Student cyclist "fights the traffic" half-way across America
Janna Buttrick, a junior at Union College, will make a remarkable trek from Lincoln, Neb., to her home in Tampa, Fla., over Christmas break. The grueling 1500-plus mile trip won’t be just for pleasure or to test the limitations of her own body—she will fight traffic on the highway to raise funds to fight a very different type of traffic world wide.
Buttrick is teaming up with Tiny Hands International, a non-profit organization headquartered in Lincoln, to raise funds to rescue women and children who fall victim to sex-trafficking at the border of Nepal and India. Each year in Nepal, an estimated 10,000 girls are trafficked across the border into Indian brothels where they are forced into sexual slavery. “This organization is awesome because they literally have people standing on the border, watching,” Buttrick said. “Their representatives have obtained the right to stop and question anyone who looks suspicious or have a girl with them that looks like she shouldn't be. They have rescued over 2,300 girls, but there are always more.”
After listening to Ben Skinner speak at the Global Issues Conference hosted at the Lied Center, Buttrick became impassioned about making a difference. Author of A Crime So Monstrous, Skinner traveled all over the world in search of people who are captive to some form of modern slavery and wrote their individual stories to help raise awareness about the prevalence of slavery in the world today. “After hearing him speak, I realized that I don't want to just be aware of this issue but I want to be readily involved,” Buttrick said. “I want to help.”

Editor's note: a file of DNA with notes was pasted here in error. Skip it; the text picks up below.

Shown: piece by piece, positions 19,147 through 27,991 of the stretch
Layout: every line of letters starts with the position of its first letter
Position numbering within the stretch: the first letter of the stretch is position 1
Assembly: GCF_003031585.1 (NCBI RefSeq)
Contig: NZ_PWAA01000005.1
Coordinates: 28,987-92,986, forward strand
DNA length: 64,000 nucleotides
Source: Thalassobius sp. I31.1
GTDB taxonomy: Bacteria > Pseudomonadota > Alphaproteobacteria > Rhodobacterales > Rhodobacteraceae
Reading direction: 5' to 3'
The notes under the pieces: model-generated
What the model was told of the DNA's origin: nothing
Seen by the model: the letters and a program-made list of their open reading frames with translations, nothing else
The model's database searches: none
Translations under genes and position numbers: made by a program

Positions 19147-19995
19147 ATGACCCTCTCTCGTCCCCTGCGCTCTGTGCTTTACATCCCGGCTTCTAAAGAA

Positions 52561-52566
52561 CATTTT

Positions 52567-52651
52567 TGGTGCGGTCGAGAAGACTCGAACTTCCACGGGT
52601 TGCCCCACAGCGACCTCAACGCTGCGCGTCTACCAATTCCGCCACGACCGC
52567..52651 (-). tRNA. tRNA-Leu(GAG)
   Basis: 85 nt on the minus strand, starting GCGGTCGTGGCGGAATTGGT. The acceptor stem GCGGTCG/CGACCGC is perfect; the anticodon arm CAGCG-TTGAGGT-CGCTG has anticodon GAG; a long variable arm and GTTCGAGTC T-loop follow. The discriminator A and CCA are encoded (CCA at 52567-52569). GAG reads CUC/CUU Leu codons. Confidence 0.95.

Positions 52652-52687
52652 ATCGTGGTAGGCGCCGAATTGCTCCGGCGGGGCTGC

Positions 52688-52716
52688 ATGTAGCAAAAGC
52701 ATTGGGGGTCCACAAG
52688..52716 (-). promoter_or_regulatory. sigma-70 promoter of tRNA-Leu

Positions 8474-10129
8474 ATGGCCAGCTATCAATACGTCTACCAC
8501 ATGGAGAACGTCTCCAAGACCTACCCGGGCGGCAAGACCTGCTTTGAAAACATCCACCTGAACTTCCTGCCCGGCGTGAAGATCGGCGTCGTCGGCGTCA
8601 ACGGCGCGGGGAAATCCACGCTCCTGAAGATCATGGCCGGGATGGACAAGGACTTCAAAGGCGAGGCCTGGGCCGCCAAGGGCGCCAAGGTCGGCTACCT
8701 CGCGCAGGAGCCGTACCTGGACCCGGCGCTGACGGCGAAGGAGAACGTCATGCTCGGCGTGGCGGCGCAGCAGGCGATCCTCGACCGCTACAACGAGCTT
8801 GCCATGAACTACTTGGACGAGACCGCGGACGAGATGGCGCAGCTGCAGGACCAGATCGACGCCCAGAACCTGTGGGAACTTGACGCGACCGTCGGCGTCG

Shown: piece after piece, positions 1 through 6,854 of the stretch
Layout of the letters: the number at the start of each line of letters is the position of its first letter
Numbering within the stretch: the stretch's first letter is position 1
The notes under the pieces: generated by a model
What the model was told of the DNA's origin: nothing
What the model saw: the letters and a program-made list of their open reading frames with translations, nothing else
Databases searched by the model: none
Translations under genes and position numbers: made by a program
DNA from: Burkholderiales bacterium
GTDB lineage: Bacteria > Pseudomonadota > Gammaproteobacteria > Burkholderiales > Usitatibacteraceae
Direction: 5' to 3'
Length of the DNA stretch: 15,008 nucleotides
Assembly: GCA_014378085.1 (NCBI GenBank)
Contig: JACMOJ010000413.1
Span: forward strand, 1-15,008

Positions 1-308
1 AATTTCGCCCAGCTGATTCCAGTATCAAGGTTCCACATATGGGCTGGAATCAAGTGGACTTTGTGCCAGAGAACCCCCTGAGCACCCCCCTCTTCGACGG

Buttrick began thinking of how she could get involved and assess which of her skills could be best used to raise money. “Then it hit me,” she said. “I decided that I would ride my bike home to Tampa for Christmas instead of flying, and that I would raise money through sponsorship to help raise awareness and money for this great cause.”
Though she’s an avid cyclist, Buttrick has never attempted such a lengthy journey, and few charity rides begin in the dead of winter for a reason. However, she has been training and feels confident and excited about her upcoming voyage. And she’s not just relying on herself. Bike Pedalers, a local independent bike shop, has donated the necessary gear for her winter trip, and Travis Gould, a friend from Portland, Maine, is flying to Lincoln to accompany Buttrick to Tampa.
Buttrick has set a personal goal of $2,300 that she hopes to raise. This number is significant because the cost of intercepting just one girl from the entrapment of sexual slavery is $23. Raising $2,300 would save 100 lives from sexual slavery. “They not only stop these girls from being trafficked, they also have eight children's homes capable of housing 15 children at a time as well as a home for 'street boys' so they don't grow up to be traffickers themselves. It’s that sort of thorough prevention that makes me excited about supporting Tiny Hands.”
This isn’t the first time Union College students have helped raise funds for Tiny Hands. Last November, Union’s Peace and Social Justice Club and Amnesty International chapter worked together to organize “Tiny Hands, Big Hearts,” an art and gift sale. The sale will be held again on January 30, 2011. “Involvement by the students of Union College is making a real difference in our ministry,” said Aaron Marshbanks, director of operations at Tiny Hands International. “Their awareness-raising and fundraising efforts are having a direct and profound impact on our anti-trafficking campaigns as well as our ministry to children in Nepal, India and Bangladesh.”
Buttrick will start her 20-day trek from Nebraska to Florida on December 18 with a morning send off event. For more information and updates on her adventures, visit Janna's blog or Facebook group. To donate, visit Tiny Hands International and select "Janna's Fighting the Traffic Tour."